The Seven Storey Mountain: An Autobiography Of Faith, by Thomas Merton
In finishing this book I have completed the task of reading the books that various contemplative Christians have viewed as the 25 books that all Christians should read. I can honestly say that I likely would never have read the book had I not been encouraged to do so by this challenge . Was it a worthwhile book to read? Absolutely. There was a lot to appreciate about this book. Yet, at the same time, I feel rather ambivalent about this book, specifically about Thomas Merton’s self-portrayal. I have read Catholics complaining about the Mertonization of contemporary Catholicism, and I can understand the nature of the problem in looking at this person, who comes off as being highly conflicted and even self-contradictory. It also seems as if Merton popularized a model of celebrity renunciation that others, like Henri Nouwen, would follow, making the contemplative orders of Christendom filled with leftists who see monasteries as places of refuge from the harshness of the marketplace of ideas where such people and their mistaken worldviews come off rather poorly, and I am not a fan of that particular phenomenon which this book brings into focus.
It takes a bit more than 450 pages for Thomas Merton to tell the story of his upbringing and his path from godless leftism to celebrity monkdom. Some people may find that to be a horrifying thought, although those who take the chance to read this book will find a lot of exciting material and a great deal of melancholy bittersweetness. The author is somewhat less than candid about his moral flaws and seems a bit ignorant of just how wicked his interest in communism and leftism in general was, something he never fully owns up to, despite calling his hatred of bourgeois people and mentality a sin briefly towards the end. After an introduction and a note to the reader that seek to place the book in a context that views this strident work as a beginning and not an ending, Merton spends the rest of the book writing a three-part memoir about the period of life from birth to his mid-20’s. The author begins with a discussion of his family background, growing up in France and England as well as the United States, having a loving but irreligious family that had notably anti-Catholic bias, and his own educational background. He berates himself for being a cruel older brother and comments on the strange path that he took first to conversion into Catholicism, then his serving as an instructor and then becoming a Trappist priest in Kentucky, where he helps his brother convert to the Roman Catholic Church before the brother’s death in military service as a bomber pilot in Europe, which is about where the book ends.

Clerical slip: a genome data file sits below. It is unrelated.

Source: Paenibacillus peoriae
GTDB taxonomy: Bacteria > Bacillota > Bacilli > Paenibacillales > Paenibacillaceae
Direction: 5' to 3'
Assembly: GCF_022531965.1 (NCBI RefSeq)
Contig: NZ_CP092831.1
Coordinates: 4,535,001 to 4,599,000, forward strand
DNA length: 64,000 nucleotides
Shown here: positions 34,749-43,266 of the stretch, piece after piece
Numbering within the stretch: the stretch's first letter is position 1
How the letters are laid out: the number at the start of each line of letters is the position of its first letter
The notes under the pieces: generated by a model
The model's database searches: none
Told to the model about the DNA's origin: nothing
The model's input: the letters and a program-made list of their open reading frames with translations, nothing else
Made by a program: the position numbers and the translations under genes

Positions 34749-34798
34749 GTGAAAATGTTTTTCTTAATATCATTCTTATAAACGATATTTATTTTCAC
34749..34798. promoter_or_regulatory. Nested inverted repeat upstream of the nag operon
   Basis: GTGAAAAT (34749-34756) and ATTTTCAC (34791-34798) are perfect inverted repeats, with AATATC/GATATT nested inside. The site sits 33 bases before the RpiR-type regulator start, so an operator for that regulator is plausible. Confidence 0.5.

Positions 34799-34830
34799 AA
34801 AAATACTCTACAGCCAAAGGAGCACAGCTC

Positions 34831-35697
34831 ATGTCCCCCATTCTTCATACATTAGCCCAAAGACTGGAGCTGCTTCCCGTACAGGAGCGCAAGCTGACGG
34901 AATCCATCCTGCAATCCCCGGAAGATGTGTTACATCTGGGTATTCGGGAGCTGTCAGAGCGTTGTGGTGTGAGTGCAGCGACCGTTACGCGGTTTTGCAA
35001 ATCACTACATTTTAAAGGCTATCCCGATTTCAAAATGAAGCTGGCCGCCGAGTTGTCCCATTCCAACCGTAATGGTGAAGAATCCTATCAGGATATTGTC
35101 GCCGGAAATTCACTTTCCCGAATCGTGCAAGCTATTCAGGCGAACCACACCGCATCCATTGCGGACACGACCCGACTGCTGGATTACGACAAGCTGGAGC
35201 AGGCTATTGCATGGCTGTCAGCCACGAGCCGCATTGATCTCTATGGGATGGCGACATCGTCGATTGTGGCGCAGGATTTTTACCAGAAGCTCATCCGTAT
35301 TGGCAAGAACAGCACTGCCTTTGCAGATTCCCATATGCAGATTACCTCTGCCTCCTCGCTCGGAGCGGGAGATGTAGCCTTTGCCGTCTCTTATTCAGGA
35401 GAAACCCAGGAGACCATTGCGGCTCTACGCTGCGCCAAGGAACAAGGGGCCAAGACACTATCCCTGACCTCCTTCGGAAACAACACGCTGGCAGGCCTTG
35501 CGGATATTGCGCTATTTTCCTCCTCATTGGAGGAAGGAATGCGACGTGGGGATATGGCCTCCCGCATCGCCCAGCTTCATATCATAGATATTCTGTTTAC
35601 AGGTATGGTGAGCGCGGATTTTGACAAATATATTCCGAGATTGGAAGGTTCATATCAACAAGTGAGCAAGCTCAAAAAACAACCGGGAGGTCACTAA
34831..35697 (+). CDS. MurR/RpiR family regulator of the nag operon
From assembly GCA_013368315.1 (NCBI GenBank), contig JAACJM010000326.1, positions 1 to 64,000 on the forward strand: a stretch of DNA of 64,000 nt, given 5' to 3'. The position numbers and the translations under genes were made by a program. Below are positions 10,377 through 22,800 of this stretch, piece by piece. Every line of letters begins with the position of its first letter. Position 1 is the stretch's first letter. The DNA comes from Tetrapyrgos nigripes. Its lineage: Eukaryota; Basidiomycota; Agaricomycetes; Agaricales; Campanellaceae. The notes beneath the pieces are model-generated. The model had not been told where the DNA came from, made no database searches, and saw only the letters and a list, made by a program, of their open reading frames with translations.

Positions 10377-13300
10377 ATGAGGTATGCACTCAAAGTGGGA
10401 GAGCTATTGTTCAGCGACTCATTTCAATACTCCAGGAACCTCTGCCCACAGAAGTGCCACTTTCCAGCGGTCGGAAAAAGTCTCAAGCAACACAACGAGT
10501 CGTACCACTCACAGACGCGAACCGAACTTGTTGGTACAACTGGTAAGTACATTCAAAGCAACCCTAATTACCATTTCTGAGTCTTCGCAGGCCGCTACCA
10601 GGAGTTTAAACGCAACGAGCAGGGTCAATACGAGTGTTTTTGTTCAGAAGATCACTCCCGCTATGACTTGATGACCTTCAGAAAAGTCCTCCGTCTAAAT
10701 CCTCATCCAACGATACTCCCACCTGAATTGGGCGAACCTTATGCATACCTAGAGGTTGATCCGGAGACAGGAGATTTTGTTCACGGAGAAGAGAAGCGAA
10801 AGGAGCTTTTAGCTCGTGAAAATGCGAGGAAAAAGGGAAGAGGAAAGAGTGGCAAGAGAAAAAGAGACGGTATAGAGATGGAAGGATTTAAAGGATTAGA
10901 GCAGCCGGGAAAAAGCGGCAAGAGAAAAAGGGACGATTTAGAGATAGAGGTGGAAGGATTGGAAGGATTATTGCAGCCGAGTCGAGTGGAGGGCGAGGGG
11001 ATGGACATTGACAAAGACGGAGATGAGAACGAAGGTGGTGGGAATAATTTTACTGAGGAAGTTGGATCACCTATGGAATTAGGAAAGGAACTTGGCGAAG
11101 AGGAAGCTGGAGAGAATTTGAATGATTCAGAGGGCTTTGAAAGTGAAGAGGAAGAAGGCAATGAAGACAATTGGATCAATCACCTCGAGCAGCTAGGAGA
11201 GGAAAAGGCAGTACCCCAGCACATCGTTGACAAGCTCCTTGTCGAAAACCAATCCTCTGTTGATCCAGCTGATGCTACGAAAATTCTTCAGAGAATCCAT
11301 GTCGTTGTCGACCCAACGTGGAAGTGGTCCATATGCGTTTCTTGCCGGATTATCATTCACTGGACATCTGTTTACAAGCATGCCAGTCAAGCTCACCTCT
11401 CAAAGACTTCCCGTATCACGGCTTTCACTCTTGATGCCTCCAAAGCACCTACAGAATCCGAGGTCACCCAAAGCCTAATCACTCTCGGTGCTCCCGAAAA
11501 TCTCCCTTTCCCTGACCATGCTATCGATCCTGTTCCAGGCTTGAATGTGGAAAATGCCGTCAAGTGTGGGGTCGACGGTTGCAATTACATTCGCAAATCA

There are some aspects of this book that really bothered me. For one, the author seems both to enjoy privilege himself but bash it in others. He seems particularly harsh against Wasp culture and mentalities, but his own writing career appears to have depended on his own elite education and connections made as a child of privilege. He strike me as one of those whiny leftists who decry privilege while simultaneously and unironically enjoying it. Wanting to get away from the responsibilities of the world, the author ends up joining a Trappist monk but instead of getting away from it all he ends up publishing notable works of writing and spending his days not only writing but also translating texts, rather than engaging in the sort of labor that would mark a true renunciation of the world and the author’s own private ambitions. Yet even with all of these complaints, the author’s struggle for faith and to express and appreciate God’s grace is definitely worthwhile, even if the author is not a perfect model of a worthwhile contemplative Christian.
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